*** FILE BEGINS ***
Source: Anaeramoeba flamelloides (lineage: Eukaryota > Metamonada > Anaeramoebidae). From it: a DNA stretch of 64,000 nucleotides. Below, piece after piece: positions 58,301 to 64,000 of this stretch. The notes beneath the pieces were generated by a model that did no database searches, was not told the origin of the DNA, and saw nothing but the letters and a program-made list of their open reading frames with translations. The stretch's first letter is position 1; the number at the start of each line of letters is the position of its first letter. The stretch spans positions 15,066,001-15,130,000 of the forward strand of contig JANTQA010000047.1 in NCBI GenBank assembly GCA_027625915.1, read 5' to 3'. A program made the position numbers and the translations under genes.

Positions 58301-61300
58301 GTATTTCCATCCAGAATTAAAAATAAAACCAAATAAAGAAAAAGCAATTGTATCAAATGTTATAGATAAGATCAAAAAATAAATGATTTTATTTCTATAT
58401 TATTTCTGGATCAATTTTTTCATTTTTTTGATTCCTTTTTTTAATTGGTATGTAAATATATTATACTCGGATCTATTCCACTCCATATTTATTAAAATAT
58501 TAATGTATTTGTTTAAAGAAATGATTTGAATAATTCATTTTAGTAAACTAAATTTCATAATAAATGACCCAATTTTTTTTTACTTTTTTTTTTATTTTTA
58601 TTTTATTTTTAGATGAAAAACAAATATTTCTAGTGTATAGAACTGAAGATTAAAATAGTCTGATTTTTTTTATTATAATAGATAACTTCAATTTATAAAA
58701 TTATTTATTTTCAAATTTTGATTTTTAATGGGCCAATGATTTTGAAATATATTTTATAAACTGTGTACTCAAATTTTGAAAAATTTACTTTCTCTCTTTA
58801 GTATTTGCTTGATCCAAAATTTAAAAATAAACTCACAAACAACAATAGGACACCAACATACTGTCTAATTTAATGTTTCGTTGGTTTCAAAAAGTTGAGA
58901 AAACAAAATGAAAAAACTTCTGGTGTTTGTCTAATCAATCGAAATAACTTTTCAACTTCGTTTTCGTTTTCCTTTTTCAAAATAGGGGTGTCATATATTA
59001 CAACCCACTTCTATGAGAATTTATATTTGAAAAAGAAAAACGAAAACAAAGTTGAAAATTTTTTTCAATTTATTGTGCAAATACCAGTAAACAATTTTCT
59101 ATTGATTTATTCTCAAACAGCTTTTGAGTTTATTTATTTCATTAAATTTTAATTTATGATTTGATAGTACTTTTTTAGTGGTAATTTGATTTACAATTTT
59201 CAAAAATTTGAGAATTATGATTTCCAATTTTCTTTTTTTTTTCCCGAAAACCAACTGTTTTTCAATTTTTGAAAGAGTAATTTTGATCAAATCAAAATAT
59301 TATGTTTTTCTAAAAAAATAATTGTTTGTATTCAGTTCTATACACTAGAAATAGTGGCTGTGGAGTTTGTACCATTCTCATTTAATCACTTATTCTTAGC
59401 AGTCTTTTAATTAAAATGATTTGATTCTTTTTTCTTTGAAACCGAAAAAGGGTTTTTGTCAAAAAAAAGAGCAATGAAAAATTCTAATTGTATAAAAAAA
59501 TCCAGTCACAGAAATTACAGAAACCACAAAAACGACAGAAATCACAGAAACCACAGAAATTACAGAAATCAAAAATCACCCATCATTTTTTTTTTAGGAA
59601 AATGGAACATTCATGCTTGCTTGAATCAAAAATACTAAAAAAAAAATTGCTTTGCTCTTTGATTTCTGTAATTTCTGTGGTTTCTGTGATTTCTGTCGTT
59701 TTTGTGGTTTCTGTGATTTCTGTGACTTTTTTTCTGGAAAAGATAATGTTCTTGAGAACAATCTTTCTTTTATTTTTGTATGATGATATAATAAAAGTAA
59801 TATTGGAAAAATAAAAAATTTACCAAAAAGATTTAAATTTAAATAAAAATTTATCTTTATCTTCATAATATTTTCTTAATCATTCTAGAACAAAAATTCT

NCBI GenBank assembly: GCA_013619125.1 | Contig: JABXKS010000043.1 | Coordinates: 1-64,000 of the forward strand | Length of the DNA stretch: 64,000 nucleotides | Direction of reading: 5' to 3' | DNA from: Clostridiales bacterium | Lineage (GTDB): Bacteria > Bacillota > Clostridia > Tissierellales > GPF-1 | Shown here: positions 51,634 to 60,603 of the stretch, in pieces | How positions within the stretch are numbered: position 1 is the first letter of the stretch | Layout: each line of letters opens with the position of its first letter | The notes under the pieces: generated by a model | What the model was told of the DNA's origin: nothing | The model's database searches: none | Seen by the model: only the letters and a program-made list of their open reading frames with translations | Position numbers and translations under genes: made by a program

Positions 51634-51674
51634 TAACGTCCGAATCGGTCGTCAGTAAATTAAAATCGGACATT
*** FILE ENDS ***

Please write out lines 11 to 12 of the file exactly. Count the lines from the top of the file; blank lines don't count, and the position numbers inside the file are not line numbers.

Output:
59101 ATTGATTTATTCTCAAACAGCTTTTGAGTTTATTTATTTCATTAAATTTTAATTTATGATTTGATAGTACTTTTTTAGTGGTAATTTGATTTACAATTTT
59201 CAAAAATTTGAGAATTATGATTTCCAATTTTCTTTTTTTTTTCCCGAAAACCAACTGTTTTTCAATTTTTGAAAGAGTAATTTTGATCAAATCAAAATAT